by Allison Howe, LMHC
PACT Level II practitioner
Saratoga Springs, NY
Email: [email protected]
Do you and your partner have any mentor couples in your lives? A number of couples in my practice report that they don’t have a mentor couple in their social or support network. Yet mentor couples are important because they model the principles of secure functioning. They protect each other in our presence, and we can see and learn from the fair and sensitive ways in which they interact.
Years ago, my husband and I met such a couple, Rhonda and Pat, and they advised us to not become “married singles.” We didn’t fully know what they meant, although now we do. Married singles are partners who are married but spend little time together. They operate mainly as a one-person system. PACT therapists believe couples can design their marriage in any way they see fit. If the design works for both individuals, the marriage can flourish. My husband and I saw that spending time together kept Rhonda and Pat grounded and helped them thrive. For example, they wrote, “2005 held some adventures for us but we never wander far from the most important part of our lives—our family.”
PACT therapists work to help partners clarify who they are as a couple and what they are doing together in life. More specifically, they clarify what they truly value in their life together. Rhonda and Pat both deeply value their professional careers. When they were in their fifties, they began to notice they were spending too much time at work. They told us, “We realize that we need to stop and smell the roses.” This is a common issue in couple therapy; PACT refers to it as management of thirds. The couple have a limited amount of resources with which to care for one another and their relationship. When resources are spent in areas outside the relationship, the relationship can be compromised. Rhonda and Pat addressed this by choosing to make changes that allowed them to spend more time outside work doing things they enjoyed together. This included gardening, traveling, and spending time with family and friends.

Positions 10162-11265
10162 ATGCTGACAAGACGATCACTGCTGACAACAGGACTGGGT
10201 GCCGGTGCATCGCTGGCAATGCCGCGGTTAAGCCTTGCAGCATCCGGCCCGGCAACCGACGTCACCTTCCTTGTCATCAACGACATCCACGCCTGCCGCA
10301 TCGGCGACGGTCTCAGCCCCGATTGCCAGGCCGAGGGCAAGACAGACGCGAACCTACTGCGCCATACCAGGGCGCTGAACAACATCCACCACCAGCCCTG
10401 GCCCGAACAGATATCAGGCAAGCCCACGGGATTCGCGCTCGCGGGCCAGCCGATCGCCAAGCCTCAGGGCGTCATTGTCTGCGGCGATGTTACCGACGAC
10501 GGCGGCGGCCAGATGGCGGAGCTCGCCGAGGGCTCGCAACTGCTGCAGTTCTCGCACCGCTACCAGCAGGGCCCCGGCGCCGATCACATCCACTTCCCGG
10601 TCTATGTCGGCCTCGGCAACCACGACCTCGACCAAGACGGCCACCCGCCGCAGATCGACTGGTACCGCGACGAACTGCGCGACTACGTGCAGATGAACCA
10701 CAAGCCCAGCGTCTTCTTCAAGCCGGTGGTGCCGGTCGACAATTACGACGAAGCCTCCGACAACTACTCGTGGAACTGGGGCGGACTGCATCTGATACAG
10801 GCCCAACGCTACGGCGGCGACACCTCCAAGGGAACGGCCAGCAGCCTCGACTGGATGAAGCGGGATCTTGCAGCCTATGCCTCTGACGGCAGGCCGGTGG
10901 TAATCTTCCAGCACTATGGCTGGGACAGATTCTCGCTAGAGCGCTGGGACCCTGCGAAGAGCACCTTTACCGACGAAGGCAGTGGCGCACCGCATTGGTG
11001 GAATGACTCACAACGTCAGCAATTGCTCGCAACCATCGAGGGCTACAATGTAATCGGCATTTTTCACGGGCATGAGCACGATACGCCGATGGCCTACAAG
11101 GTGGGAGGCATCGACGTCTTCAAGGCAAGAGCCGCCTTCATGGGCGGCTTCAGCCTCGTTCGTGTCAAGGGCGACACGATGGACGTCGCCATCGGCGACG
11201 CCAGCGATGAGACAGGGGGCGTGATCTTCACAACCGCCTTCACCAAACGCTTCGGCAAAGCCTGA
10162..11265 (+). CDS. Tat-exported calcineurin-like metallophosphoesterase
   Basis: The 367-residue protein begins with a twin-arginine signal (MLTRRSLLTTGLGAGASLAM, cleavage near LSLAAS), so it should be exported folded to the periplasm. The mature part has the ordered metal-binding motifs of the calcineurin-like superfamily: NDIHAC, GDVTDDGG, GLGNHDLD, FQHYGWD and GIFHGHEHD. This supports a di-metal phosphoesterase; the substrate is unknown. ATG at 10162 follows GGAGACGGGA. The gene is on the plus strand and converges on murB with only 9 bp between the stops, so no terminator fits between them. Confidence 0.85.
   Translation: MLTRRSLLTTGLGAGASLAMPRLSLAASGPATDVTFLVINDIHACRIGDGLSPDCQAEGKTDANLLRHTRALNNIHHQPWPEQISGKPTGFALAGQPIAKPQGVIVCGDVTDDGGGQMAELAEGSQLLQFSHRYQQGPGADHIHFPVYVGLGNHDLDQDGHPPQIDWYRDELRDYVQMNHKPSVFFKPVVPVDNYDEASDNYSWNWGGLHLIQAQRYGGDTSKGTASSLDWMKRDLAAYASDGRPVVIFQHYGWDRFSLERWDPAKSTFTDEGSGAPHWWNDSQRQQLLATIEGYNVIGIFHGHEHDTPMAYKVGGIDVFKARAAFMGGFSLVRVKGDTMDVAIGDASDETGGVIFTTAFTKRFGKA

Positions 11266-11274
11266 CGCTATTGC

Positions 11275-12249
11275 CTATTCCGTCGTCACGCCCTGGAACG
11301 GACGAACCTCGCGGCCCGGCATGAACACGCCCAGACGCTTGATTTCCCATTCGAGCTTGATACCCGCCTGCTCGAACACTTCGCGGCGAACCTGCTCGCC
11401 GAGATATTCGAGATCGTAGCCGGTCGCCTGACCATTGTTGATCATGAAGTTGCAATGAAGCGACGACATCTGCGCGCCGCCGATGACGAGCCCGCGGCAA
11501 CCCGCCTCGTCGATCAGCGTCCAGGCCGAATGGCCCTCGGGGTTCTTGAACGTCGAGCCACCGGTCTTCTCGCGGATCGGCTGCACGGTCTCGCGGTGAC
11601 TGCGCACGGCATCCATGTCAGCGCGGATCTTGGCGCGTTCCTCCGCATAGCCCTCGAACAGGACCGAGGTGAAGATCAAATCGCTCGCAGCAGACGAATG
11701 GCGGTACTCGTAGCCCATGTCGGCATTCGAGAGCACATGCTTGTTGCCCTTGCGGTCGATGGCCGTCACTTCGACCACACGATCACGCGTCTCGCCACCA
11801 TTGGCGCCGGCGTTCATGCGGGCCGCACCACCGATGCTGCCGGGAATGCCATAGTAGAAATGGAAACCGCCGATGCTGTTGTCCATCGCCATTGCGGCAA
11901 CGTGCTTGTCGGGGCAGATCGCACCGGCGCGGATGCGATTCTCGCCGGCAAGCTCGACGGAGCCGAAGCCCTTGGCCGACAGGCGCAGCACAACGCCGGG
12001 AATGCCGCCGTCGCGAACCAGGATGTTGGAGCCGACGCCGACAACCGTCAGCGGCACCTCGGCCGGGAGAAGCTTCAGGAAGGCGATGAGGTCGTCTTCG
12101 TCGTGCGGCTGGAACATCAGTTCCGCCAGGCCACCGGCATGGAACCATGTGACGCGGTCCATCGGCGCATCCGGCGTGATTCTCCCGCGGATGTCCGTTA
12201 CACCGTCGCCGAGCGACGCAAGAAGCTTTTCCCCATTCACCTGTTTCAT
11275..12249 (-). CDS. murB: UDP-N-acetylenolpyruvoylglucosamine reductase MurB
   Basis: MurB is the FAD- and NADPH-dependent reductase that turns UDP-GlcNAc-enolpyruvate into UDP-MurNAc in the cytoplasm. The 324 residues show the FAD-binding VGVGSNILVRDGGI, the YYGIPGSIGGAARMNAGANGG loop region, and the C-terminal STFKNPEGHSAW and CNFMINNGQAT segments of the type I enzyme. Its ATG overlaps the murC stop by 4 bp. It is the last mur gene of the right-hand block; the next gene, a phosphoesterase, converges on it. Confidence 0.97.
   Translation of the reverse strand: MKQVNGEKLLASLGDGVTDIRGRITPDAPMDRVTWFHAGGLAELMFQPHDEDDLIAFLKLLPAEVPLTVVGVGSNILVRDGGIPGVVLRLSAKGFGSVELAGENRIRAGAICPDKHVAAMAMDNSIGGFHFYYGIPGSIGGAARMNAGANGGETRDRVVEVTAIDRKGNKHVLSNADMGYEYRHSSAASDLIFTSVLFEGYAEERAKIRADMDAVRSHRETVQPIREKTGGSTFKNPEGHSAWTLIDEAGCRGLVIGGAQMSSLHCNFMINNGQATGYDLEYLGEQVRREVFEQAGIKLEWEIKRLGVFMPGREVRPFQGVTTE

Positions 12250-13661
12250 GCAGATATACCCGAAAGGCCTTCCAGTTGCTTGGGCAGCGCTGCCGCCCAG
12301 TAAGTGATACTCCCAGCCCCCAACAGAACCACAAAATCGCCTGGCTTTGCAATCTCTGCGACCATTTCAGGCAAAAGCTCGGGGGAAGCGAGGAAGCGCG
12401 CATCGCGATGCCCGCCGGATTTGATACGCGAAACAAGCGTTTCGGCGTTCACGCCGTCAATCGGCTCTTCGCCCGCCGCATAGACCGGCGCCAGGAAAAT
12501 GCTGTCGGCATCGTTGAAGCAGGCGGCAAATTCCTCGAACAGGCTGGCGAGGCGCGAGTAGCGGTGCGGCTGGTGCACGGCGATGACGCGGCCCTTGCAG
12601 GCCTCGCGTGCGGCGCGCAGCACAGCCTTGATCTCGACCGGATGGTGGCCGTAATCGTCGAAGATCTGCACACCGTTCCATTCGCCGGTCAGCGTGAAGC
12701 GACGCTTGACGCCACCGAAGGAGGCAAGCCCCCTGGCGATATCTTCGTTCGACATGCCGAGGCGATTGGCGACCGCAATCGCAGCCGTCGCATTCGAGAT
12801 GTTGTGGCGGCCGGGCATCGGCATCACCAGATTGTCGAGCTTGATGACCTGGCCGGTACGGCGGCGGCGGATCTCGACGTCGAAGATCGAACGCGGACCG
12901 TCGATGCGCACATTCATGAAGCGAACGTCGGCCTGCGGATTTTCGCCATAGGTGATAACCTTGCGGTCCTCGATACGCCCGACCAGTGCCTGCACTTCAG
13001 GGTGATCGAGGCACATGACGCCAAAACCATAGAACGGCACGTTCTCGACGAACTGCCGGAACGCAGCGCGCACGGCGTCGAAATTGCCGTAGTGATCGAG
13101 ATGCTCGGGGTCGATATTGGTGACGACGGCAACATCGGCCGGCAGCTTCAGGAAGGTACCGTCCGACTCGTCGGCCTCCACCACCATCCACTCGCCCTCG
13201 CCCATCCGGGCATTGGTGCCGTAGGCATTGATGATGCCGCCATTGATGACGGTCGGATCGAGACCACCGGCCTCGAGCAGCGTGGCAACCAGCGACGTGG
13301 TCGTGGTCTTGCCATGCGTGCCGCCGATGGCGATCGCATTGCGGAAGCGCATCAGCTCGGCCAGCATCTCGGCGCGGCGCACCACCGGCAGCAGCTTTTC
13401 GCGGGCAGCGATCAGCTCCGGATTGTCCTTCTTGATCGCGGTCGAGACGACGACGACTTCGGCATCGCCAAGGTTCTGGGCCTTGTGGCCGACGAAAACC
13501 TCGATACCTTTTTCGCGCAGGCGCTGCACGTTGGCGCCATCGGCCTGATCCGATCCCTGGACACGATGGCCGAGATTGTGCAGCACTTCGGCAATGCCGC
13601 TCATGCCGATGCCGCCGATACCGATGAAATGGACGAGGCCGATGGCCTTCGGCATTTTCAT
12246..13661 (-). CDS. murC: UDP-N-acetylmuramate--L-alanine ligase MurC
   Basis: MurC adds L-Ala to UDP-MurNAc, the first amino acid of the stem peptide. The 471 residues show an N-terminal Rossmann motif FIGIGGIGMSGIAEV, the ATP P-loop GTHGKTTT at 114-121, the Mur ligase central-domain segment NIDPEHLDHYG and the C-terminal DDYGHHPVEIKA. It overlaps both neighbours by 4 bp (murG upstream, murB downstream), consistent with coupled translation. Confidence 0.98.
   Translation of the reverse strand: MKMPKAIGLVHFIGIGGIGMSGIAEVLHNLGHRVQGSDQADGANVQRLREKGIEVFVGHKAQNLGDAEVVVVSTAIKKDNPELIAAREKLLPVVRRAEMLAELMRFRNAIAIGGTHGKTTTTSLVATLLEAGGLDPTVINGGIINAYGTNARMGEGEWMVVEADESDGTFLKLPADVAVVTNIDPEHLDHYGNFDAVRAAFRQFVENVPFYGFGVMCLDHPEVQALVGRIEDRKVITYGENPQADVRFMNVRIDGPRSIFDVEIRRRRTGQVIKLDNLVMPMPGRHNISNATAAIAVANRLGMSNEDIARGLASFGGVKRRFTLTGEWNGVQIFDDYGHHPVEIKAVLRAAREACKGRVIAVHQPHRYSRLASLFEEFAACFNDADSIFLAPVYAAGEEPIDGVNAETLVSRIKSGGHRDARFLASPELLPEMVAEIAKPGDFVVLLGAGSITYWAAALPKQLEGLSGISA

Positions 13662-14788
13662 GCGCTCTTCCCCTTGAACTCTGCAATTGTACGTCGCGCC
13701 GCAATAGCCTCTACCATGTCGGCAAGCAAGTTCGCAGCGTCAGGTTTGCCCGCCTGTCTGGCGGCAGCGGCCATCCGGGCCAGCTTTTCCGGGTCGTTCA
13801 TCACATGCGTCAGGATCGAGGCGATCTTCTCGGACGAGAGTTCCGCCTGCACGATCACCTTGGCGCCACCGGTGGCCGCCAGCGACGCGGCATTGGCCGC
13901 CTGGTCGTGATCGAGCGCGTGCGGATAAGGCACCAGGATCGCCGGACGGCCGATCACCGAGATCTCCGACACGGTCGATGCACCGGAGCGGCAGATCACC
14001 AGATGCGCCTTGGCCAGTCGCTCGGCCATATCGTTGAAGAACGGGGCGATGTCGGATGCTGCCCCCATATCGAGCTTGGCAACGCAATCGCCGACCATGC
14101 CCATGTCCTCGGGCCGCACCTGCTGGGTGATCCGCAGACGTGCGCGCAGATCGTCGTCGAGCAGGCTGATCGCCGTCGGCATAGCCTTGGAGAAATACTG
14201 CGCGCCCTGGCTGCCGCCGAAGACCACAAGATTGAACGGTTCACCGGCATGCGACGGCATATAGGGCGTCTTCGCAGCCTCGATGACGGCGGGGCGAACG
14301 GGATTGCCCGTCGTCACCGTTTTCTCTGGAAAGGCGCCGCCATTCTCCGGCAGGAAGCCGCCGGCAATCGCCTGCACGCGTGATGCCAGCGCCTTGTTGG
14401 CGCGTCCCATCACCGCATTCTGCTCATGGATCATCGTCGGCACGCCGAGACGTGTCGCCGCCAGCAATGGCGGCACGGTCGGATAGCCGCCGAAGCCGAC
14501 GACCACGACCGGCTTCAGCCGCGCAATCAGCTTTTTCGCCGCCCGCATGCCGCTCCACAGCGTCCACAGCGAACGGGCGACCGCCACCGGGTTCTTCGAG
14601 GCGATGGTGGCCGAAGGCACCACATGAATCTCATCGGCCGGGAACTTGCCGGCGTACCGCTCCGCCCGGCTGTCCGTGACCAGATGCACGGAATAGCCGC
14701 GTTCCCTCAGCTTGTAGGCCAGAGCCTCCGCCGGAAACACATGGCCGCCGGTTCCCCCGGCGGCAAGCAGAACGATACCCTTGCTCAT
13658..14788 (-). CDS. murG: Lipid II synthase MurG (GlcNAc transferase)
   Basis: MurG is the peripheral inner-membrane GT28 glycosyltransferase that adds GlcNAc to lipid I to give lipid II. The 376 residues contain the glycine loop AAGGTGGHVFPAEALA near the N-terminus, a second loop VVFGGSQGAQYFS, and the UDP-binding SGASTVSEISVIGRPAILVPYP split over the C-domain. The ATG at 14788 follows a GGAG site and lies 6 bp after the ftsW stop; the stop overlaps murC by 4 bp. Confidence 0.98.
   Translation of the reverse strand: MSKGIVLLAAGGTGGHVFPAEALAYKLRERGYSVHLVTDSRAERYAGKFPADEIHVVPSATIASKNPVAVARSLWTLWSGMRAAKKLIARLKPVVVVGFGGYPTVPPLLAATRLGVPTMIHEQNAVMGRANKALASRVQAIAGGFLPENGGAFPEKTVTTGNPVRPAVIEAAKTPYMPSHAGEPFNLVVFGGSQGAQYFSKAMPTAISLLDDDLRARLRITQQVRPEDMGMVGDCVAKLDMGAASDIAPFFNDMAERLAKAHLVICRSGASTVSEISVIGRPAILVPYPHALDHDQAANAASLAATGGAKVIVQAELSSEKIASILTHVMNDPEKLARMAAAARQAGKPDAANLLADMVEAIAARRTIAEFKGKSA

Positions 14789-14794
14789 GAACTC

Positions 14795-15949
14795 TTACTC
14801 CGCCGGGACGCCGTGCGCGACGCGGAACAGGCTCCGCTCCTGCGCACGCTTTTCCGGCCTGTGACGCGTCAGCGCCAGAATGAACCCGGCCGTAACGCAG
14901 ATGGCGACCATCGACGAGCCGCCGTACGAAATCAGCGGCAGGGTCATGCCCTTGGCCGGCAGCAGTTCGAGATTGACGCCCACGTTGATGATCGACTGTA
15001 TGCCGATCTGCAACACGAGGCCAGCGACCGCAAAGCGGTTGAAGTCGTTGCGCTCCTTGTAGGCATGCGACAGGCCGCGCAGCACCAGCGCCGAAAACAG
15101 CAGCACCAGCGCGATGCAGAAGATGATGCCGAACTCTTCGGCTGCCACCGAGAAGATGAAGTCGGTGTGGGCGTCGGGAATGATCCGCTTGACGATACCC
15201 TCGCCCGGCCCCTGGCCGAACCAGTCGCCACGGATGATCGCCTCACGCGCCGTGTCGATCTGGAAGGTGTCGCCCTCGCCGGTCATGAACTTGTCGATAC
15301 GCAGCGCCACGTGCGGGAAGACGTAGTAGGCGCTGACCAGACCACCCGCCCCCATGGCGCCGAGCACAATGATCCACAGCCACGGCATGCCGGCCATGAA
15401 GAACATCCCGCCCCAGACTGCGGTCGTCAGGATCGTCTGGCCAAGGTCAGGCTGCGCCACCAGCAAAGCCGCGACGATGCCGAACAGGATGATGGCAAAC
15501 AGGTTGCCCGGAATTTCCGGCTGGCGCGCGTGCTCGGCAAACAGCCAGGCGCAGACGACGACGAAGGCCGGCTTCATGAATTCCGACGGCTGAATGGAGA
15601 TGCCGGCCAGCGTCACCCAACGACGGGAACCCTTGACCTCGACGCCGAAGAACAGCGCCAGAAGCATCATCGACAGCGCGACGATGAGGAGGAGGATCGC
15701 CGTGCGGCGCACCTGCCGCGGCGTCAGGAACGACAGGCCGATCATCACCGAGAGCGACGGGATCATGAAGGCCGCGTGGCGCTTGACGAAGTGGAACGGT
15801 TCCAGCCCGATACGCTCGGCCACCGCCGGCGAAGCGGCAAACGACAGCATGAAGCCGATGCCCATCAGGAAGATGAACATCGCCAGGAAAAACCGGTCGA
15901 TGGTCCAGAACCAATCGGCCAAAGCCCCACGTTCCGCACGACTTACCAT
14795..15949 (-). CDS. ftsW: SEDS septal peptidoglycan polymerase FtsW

Woodworking has been a lifelong hobby for Pat, and he recently completed a conference table for his office. Hobbies bring such satisfaction and meaning to life, yet they can compete for relationship resources in some partnerships. It was clear that Rhonda and Pat were not going to let that happen, as Rhonda shared, “I’m now beginning to turn wood. Took a private lesson and made my first bowl.”
One of the treasures Rhonda and Pat found in marriage is how to create novel experiences together. One year, they shared, “We spent hours on vacation viewing art. It was awe inspiring.” They cruised the Greek isles and said, “We felt like a king and queen.” PACT therapists are trained in the fundamentals of neurobiology and know that after courtship ends, the brain will categorize a partner as familiar and familial. One of the challenges for couples is to keep the flame of vitality burning. Our mentor couple showed us that having shared experiences that are pleasurable is a great way to fuel our partnership.
Recently, they celebrated 39 years of marriage. Rhonda wrote in their most recent greeting card, “We hope to go at least another 39. We are as happy today as we were on day one. In fact, it seems like just yesterday that he was wooing me. Nice thing is that he stills woos me whether it is with flowers or a balloon or having the house work done when arrive home from a business trip. I wooed him with my cooking while we were dating and I’m still cooking his favorite dishes today. Maybe this on-going wooing will result in getting us through the next 39 years.” Wooing is a courtship behavior but can fall off the grid in many marriages. PACT recommends that couples attract one another with friendliness, compassion, interest, and understanding to move relationships, instead of using fear, shame, or guilt.
Our mentor couple are thriving, and they truly epitomize how a secure-functioning relationship can withstand the test of time. Mentor couples can guide and inspire other couples by the unspoken sense of safety and security that exists in their union. A couple striving to form a secure-functioning relationship can be greatly supported by being in the company of a mentor couple.